Neoclassical, 19th-Century & Modern Sculpture

An error occurred trying to load this video.

Try refreshing the page, or contact customer support.

Coming up next: Ancient Greek Architecture: Dorian, Ionic & Corinthian

You're on a roll. Keep up the good work!

Take Quiz Watch Next Lesson
Your next lesson will play in 10 seconds
  • 0:00 Neoclassical Sculpture
  • 1:54 Romanticism,…
  • 3:54 Sculpture of the 20th Century
  • 5:25 Lesson Summary
Save Save Save

Want to watch this again later?

Log in or sign up to add this lesson to a Custom Course.

Log in or Sign up

Speed Speed
Lesson Transcript
Instructor: Amy Troolin

Amy has MA degrees in History, English, and Theology. She has taught college English and religious education classes and currently works as a freelance writer.

This lesson will present the history of sculpture in the late 18th, 19th, and 20th centuries. We will look at Neoclassicism, Romanticism, Symbolism, the art of Auguste Rodin, and the movements of 20th- century sculpture.

Neoclassical Sculpture

Hey! The name's Rocky, and I'm your guide through the history of sculpture. What's the matter? Haven't you ever seen a talking statue before? You'd better get used to me because I'm about to take you on a journey through sculpture in the 18th, 19th, and 20th centuries.

Before we begin, let's define sculpture. Basically, it's just three-dimensional art. Some of it appears in the round; that is, free-standing. Other pieces are in relief, which means that they stand out from a base surface, kind of like a 3D picture.

Now that we've established that, let's jump right into the last part of the 18th century. For many years, the Baroque and Rococo movements had dominated the art world. These were highly decorative styles that loved complexity and lots of ornamentation, but some artists were getting rather tired of what they saw as frivolity in art. They were ready to change direction and get serious about their sculpture. Inspired by the archeological excavations at Pompeii and Athens, they turned to the ancient world.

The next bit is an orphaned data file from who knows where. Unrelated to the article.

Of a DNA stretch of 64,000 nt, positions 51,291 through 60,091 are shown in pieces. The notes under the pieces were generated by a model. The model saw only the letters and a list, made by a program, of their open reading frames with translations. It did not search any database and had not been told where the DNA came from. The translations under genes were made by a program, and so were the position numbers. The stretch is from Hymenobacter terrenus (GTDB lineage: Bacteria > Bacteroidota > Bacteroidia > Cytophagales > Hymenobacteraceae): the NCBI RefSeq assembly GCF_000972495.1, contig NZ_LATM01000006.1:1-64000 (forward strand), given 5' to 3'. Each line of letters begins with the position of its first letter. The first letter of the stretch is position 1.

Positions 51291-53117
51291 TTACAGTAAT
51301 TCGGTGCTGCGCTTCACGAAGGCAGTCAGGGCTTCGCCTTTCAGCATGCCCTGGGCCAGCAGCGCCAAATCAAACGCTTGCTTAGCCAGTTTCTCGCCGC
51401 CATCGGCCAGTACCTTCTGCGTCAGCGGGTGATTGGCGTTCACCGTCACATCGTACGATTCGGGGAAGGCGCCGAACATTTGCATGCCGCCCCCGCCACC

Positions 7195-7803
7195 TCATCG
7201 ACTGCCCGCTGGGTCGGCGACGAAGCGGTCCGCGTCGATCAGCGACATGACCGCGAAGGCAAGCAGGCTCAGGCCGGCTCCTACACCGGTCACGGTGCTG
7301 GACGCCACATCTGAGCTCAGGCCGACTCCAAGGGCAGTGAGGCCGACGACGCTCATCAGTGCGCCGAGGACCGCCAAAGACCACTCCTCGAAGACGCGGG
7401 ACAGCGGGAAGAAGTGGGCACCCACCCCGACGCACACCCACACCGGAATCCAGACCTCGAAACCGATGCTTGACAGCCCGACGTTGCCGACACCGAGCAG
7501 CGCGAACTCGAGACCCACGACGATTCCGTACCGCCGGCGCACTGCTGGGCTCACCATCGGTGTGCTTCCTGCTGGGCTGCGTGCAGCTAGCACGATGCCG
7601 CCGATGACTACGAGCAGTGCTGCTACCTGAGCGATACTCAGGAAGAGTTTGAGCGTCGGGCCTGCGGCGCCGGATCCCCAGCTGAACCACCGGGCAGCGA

The result was Neoclassicism, an artistic movement that returned to the forms, styles, and subjects of the ancient world, especially ancient Greece. Neoclassicism was all about order and reason. Artists emphasized heroic virtue, duty, refinement, and dignity. They employed classical motifs like mythological figures, columns, robes, and garlands, and the lines of their work tended to be sharp and angular.

Neoclassical sculptors created monumental statues of contemporary military heroes and statesmen, whom they dressed in the ancient garb of Greeks and Romans. Jean Antoine Houdon, for instance, sculpted a statue of George Washington dressed as a Roman emperor, and Antonio Canova depicted Napoleon Bonaparte as the Roman god of war, Mars.

Romanticism, Symbolism, and Rodin

Trends come, and trends go, and before too long, artists started to get tired of the precision, strict standards, and seriousness of Neoclassicism, which had come to dominate academic art. They wanted to recapture the freedom of creative expression, and out of that desire grew the Romanticism of the 19th century.